(equivariant) cohomologyrepresenting
equivariant cohomology
of the point *\ast
of classifying space BGB G
ordinary cohomology
HZBorel equivariance
H G (*)H (BG,)H^\bullet_G(\ast) \simeq H^\bullet(B G, \mathbb{Z})
complex K-theory
KUrepresentation ring
KU G(*)R (G)KU_G(\ast) \simeq R_{\mathbb{C}}(G)
Atiyah-Segal completion theorem
R(G)KU G(*)compl.KU G(*)^KU(BG)R(G) \simeq KU_G(\ast) \overset{ \text{compl.} }{\longrightarrow} \widehat {KU_G(\ast)} \simeq KU(B G)
complex cobordism cohomology
MUMU G(*)MU_G(\ast)completion theorem for complex cobordism cohomology
MU G(*)compl.MU G(*)^MU(BG)MU_G(\ast) \overset{ \text{compl.} }{\longrightarrow} \widehat {MU_G(\ast)} \simeq MU(B G)
algebraic K-theory
K𝔽 pK \mathbb{F}_prepresentation ring
(K𝔽 p) G(*)R p(G)(K \mathbb{F}_p)_G(\ast) \simeq R_p(G)
Rector completion theorem
R 𝔽 p(G)K(𝔽 p) G(*)compl.(K𝔽 p) G(*)^Rector 73K𝔽 p(BG)R_{\mathbb{F}_p}(G) \simeq K (\mathbb{F}_p)_G(\ast) \overset{ \text{compl.} }{\longrightarrow} \widehat {(K \mathbb{F}_p)_G(\ast)} \!\! \overset{\text{<a href="">Rector 73</a>}}{\simeq} \!\!\!\!\!\! K \mathbb{F}_p(B G)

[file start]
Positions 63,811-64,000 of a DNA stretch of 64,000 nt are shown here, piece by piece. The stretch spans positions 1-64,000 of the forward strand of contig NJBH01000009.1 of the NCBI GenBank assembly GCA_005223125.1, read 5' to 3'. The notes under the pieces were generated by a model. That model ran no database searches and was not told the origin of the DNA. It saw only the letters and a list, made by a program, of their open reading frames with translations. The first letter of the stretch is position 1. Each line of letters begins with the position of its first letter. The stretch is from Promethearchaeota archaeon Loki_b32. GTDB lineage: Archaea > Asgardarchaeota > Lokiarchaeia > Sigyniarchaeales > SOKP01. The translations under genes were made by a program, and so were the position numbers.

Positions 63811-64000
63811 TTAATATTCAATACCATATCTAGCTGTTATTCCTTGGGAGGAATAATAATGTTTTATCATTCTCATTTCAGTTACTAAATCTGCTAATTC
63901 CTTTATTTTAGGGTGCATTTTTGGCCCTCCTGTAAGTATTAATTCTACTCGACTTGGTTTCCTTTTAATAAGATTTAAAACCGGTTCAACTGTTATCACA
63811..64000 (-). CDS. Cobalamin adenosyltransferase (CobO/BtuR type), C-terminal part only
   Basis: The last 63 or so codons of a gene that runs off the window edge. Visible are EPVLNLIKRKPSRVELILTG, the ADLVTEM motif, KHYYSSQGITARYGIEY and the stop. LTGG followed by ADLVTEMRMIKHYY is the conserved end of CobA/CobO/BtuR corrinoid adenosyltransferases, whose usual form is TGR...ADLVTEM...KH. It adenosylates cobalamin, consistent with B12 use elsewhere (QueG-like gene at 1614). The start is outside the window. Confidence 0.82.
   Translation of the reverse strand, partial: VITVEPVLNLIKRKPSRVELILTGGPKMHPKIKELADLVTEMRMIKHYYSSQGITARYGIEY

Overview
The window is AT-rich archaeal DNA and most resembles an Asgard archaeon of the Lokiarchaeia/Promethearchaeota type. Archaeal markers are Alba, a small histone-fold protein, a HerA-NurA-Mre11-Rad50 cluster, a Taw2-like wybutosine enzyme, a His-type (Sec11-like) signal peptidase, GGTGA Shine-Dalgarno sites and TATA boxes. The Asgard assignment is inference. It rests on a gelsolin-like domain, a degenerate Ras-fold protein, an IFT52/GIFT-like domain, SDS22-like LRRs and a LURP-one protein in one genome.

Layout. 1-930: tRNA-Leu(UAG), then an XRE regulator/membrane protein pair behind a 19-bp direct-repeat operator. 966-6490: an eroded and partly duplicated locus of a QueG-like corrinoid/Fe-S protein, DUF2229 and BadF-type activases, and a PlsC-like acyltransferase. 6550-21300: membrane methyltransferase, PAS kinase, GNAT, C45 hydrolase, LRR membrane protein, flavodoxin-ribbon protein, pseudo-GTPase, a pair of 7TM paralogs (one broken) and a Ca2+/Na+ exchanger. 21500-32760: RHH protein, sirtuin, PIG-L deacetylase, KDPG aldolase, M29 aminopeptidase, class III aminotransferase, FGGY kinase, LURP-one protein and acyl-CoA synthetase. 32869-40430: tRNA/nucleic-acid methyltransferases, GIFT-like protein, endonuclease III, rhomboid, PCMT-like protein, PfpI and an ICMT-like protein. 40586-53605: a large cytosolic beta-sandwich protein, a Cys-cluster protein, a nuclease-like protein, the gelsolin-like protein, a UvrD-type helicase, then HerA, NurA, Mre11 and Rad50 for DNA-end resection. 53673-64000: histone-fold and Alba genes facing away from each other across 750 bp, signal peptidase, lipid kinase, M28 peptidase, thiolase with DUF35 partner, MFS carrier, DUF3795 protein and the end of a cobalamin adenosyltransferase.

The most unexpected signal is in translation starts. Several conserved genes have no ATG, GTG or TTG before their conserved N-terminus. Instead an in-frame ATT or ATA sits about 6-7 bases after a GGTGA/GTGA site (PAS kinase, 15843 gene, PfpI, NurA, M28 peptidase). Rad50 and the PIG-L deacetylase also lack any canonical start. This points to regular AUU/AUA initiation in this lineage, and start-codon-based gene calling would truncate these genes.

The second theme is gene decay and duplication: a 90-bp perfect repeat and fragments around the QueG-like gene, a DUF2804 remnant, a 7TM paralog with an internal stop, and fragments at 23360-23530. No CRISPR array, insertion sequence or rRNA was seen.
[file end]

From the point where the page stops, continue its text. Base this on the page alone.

stable cohomotopy
K𝔽 1Segal 74K \mathbb{F}_1 \overset{\text{<a href="stable cohomotopy#StableCohomotopyIsAlgebraicKTheoryOverFieldWithOneElement">Segal 74</a>}}{\simeq} SBurnside ring
𝕊 G(*)A(G)\mathbb{S}_G(\ast) \simeq A(G)
Segal-Carlsson completion theorem
A(G)Segal 71𝕊 G(*)compl.𝕊 G(*)^Carlsson 84𝕊(BG)A(G) \overset{\text{<a href="">Segal 71</a>}}{\simeq} \mathbb{S}_G(\ast) \overset{ \text{compl.} }{\longrightarrow} \widehat {\mathbb{S}_G(\ast)} \!\! \overset{\text{<a href="">Carlsson 84</a>}}{\simeq} \!\!\!\!\!\! \mathbb{S}(B G)

More explicitly, this means that the Burnside ring of a group GG is isomorphic to the colimit

A(G)lim V[S V,S V] G A(G) \simeq \underset{\longrightarrow}{\lim}_V [S^V,S^V]_G

over GG-representations in a complete G-universe, of GG-homotopy classes of GG-equivariant based continuous functions from the representation sphere S VS^V to itself (Greenlees-May 95, p. 8).

As the endomorphism ring of the additive Burnside category